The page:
Everything you need to know about Australian grape gins

Bar owner Mikey Enright makes a cocktail with grape-based gin at the Barber Shop in Sydney.
Bar owner Mikey Enright makes a cocktail with grape-based gin at the Barber Shop in Sydney. Photo: Edwina Pickles

Forget that adage about never mixing grain and grape. Every time gin meets the fruit of Australian vines, we can't seem to get enough.

When fans of the juniper-forward spirit toast World Gin Day today, their favourite distillate might well be infused with shiraz, pinot noir, grenache, riesling or the latest harvest from any Aussie wine region.

Grape gins, pouring into bars and bottle shops, are the next frontier in the popular flavoured gin category. But unlike the majority of pinked-up, fruit-flavoured imported spirits, grape gins are unmistakably Australian.

Bass & Flinders distiller Holly Klintworth with her dog Gilbert and pinot-infused gin.
Bass & Flinders distiller Holly Klintworth with her dog Gilbert and pinot-infused gin.  Photo: Simon Schluter

For Seb Costello, owner of Melbourne's Bad Frankie, a bar devoted to Australian spirits, grape gins are a logical outcome of the craft movement's obsession with regional flavours – and if you're somewhere like Barossa Valley, McLaren Vale, Eden Valley or Mornington Peninsula, that means grapes.

"With gin we're on a path of place, always seeking more flavours from the botanicals closest to us," he says.

Also, he adds, grape gins are about the people. "Distillers see these amazing grapes around them and exchange knowledge and passion with the winemakers who know them. Grape gins have emerged from this growing love affair between distillers and winemakers."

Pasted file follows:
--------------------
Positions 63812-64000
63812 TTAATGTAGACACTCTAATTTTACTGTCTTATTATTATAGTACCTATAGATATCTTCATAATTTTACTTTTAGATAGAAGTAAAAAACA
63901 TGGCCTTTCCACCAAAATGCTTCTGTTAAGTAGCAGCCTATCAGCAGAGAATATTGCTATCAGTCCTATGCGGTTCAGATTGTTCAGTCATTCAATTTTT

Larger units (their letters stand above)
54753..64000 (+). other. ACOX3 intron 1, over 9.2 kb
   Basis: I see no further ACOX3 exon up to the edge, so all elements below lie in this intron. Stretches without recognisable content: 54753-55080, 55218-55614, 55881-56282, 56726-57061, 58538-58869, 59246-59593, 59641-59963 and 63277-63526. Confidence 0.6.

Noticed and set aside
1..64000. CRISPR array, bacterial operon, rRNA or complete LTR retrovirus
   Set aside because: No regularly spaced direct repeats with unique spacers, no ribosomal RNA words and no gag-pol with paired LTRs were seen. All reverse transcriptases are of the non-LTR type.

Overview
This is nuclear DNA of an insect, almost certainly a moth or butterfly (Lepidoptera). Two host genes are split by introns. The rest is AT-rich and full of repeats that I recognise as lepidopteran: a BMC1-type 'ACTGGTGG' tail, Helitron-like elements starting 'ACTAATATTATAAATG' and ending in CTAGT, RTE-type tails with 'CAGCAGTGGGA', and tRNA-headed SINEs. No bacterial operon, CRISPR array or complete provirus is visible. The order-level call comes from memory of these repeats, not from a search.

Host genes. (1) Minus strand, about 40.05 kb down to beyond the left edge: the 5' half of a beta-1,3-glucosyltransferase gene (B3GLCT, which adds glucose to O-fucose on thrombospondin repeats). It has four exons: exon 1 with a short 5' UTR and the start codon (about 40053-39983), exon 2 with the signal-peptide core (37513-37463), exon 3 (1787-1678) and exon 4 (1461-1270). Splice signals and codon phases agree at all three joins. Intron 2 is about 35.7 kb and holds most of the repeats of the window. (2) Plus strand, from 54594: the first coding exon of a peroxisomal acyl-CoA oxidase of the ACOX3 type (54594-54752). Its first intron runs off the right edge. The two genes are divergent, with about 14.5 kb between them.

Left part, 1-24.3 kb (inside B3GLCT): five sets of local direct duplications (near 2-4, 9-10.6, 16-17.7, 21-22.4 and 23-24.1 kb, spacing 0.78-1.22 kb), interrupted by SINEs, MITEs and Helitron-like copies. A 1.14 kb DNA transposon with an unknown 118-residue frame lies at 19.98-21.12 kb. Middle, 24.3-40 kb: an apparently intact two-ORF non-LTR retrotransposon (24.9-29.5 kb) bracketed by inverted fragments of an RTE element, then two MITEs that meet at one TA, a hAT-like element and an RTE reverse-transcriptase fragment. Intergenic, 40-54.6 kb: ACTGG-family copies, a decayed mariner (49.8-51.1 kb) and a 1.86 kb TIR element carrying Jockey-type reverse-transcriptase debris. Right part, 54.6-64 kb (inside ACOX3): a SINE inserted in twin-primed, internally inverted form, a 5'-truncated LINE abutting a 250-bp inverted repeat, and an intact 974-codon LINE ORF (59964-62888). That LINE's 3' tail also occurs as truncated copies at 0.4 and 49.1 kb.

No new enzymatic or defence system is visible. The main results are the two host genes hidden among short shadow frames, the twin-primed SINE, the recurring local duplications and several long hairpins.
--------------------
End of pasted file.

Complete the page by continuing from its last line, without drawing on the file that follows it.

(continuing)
Never Never Distilling Co's Ginache, infused with McLaren Vale wine grapes.
Never Never Distilling Co's Ginache, infused with McLaren Vale wine grapes. Photo: Supplied

That's the magic behind the grape grandmother of them all: Bloody Shiraz, born at Healesville's Four Pillars distillery in 2015 when owner-distiller and former winemaker Cameron Mackenzie steeped 250 kilograms of Yarra Valley shiraz grapes in gin for eight weeks, curious to see what might happen.

The result was an amethyst-hued, naturally sweet but peppery marriage of gin and cool climate shiraz that immediately captivated drinkers.

Every year, Bloody Shiraz sells out. For the seventh vintage, launched on June 1, more than 120,000 bottles are expected to fly off shelves.


Meanwhile, Heartbreak Gin, a new Victorian pinot noir gin from Dromana-based distillery Bass & Flinders, combines the talents of head distiller Holly Klintworth and production manager Dan Calvert, who has a winemaking pedigree and passion for local grapes.

The gin captures the aromas and flavours of Mornington Peninsula's Tuerong Plains pinot noir, interwoven with local violet, strawberries and lavender.

"Pinot noir is what the Mornington Peninsula is known for," says Klintworth. "We wanted to create a gin that truly reflected our region.

Mikey Enright says many customers enjoying their grape gins as they would a traditional English sloe gin.
Mikey Enright says many customers enjoying their grape gins as they would a traditional English sloe gin. Photo: Edwina Pickles

"It's a gin for food just as much as cocktails, replacing the need to crack open a whole bottle of wine with dishes you'd traditionally match with pinot noir."

Just like wines, grape gins reflect their terroir. Each release can look and taste slightly different, according to its vintage.

"It's exciting that next year, our vintage will vary," says Klintworth. "The botanicals we choose to highlight different nuances might change too."

That same spirit of experimentation fuelled an alliance between North East Victorian distillery Reed & Co and neighbouring Alpine Valleys winery Billy Button, resulting in Gin & Juice, an exciting expression of King Valley gewurztraminer in a yuzu-infused gin that has sold out for the past three years.